Top executives of several corporations have said they believe institutional managers, who generally are bound by their fiduciary duty to accept the highest offer for the stock in their portfolios, force management to make short-run decisions intended to keep the stock price high rather than enhancing the company's long-run interests.
Council members disagree, pointing out that they have the power to exercise discretion in accepting or rejecting takeover bids if they believe management is talented enough to produce a higher value for their stock in the next few years. Council members also point out that they do not act as a monolithic block in voting their shares.
The influence of the council in takeover battles was demonstrated during the fight for control of Phillips Petroleum earlier this year. The principal players -- including Mesa Petroleum Co. Chairman T. Boone Pickens Jr. and Phillips Petroleum Co. Chairman William C. Douce -- met with the council in Goldin's office in New York to make their pitches and answer questions.
And institutional investors are important factors in the current fight for control of Unocal Corp., about 40 percent of which is owned by institutions. One member of the council interviewed by The Washington Post seemed to be enjoying his power in that takeover battle last week when he commented that a director of Unocal was on his other phone, obviously calling to ask for his support in that fight. "He can wait," the council member said. "The proxy vote is not until Monday."
Corporate pension fund managers have to deal with a range of conflicting pressures. On one hand, they ordinarily would vote against antitakeover provisions to corporate bylaws in order to maximimize the return on investment they manage. On the other, they may want to pacify top corporate management by supporting these management-entrenchment devices.
By supporting management, they may improve their chances of being retained to oversee investment of corporate pension funds, according to Dean LeBaron, president of Batterymarch Financial Management, one of the nation's biggest private money managers. LeBaron said that the current clash between management and shareholders is caused in many cases by the difference between the stock market price and the underlying value of a corporation's assets.
Because many stocks sell at a price lower than the value of a corporation's assets, this creates a conflict between stockholders, who are interested in maximizing the value of their shares even if it means selling the company to realize the value, and managers, who may own little stock and are interested in preserving the company so they can hold onto their jobs.
"Traditionally, institutions have not utilized the power they had, and the kind of votes that are passing on antitakeover amendments today do not suggest exercise of power now among the institutions," LeBaron said, noting that Batterymarch generally has voted against antitakeover provisions. "Institutions are poor corporate citizens by past tradition, and the council is trying to change that . . .
"For many institutional investors there are conflicts of interest. Why vote against an antitakeover measure and management if it will be passed anyway because you then reduce the likelihood that management would hire you to manage its pension fund ? Another conflict is that you might lose access to management which you need for information."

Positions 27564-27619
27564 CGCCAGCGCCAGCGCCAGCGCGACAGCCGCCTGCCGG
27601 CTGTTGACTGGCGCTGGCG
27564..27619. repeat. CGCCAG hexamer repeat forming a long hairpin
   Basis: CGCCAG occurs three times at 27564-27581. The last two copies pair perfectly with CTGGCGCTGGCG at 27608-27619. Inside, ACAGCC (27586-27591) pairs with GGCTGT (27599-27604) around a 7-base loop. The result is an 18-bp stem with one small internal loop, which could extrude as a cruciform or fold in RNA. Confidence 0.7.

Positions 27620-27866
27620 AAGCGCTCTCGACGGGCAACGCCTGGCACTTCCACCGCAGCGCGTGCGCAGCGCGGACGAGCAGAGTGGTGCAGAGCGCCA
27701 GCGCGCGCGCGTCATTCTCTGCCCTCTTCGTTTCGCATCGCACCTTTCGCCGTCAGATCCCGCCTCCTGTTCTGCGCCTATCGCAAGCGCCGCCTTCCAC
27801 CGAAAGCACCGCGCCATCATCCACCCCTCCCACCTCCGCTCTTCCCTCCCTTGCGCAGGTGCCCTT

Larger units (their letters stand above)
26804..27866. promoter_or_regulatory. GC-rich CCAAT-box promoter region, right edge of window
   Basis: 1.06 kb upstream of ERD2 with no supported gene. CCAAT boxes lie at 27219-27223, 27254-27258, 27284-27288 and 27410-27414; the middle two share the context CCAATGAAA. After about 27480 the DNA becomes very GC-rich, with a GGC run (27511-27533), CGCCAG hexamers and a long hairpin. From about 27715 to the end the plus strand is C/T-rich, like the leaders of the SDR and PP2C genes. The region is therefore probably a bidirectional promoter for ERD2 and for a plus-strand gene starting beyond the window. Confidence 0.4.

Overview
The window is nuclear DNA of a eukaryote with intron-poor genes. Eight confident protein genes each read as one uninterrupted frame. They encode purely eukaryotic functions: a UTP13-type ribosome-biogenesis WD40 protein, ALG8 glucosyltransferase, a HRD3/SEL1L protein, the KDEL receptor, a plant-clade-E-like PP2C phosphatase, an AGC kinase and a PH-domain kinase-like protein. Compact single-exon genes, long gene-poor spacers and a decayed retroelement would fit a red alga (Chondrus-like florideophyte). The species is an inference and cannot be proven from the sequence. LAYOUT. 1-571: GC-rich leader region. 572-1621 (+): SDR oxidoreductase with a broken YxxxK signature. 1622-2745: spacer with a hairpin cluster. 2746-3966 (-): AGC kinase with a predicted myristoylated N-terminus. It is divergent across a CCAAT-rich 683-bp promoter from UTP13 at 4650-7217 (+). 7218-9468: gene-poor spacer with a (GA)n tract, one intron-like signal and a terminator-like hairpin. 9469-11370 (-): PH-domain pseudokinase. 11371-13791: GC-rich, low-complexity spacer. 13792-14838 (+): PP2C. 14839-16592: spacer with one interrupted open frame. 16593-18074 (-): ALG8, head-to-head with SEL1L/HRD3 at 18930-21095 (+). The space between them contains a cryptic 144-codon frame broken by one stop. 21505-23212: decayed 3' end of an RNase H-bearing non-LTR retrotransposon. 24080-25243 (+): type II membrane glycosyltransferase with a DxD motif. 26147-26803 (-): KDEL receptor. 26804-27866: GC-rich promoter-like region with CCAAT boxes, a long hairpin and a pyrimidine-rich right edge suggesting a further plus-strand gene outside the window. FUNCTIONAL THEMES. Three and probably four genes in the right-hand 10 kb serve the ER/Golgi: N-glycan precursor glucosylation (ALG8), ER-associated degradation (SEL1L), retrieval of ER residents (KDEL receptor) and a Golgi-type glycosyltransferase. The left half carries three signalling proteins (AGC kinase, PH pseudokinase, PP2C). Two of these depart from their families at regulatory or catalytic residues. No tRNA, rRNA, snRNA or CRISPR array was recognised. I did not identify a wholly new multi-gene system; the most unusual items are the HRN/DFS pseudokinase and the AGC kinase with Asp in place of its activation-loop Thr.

California Treasurer Jesse Unruh, who is co-chairman of the council along with Goldin and Wisconsin State Investment Board trustee John Konrad, said he believes the mere existence of the council will make corporate management at least pay serious attention to institutional investors.
"If we called a meeting for tomorrow and asked [Unocal Chairman] Fred Hartley and [Unocal hostile suitor] Pickens to appear, it would happen," Unruh said. "That hasn't happened in the past."
The Washington Suburban Sanitary Commission Pension Fund had a basic reason for joining the council, according to accountant Linda Herman. "The reason we joined was to be more knowledgeable about investments and legislation," Herman said. "We got involved to have access to information," she said.
The council has said that it opposes adoption of legislation proposed by several members of Congress that would restrict takeover activity. Such legislation certainly would not enhance the value of pension fund assets invested in stocks, because it would decrease the chance for takeover bids at a premium to prevailing stock market prices.
"The Council of Institutional Investors dramatizes the developing consensus among large investors that market forces may offer adequate opportunity to remedy many of the excesses that may not be in the best interest of shareholders," Goldin said. "Moreover, we would not want the blunt instrument of legislation needlessly to throw the baby out with the bathwater.
"For example, I do not oppose attempted takeover activity per se, nor, assuredly, the sale of corporate assets in whole or in part." Should Pickens or other well-known corporate raiders propose an open auction for securities in his pension fund, Goldin "would not want to restrain them," he said.
" . . . And lest some be concerned that, with the raiders and the arbs [arbitrageurs] and the sharks on one side and institutional investors on the other, the small investor will be squeezed between, I remind you that I and other trustees like me are, in fact, representatives not of some impersonal, nameless and faceless economic force, but of the millions of ordinary Americans who depend on us to secure their economic interest [by managing their pension funds]. As we do, we, by the same token, act for the millions of individual investors whose cause is identical to the beneficiaries whose futures are entrusted to our care."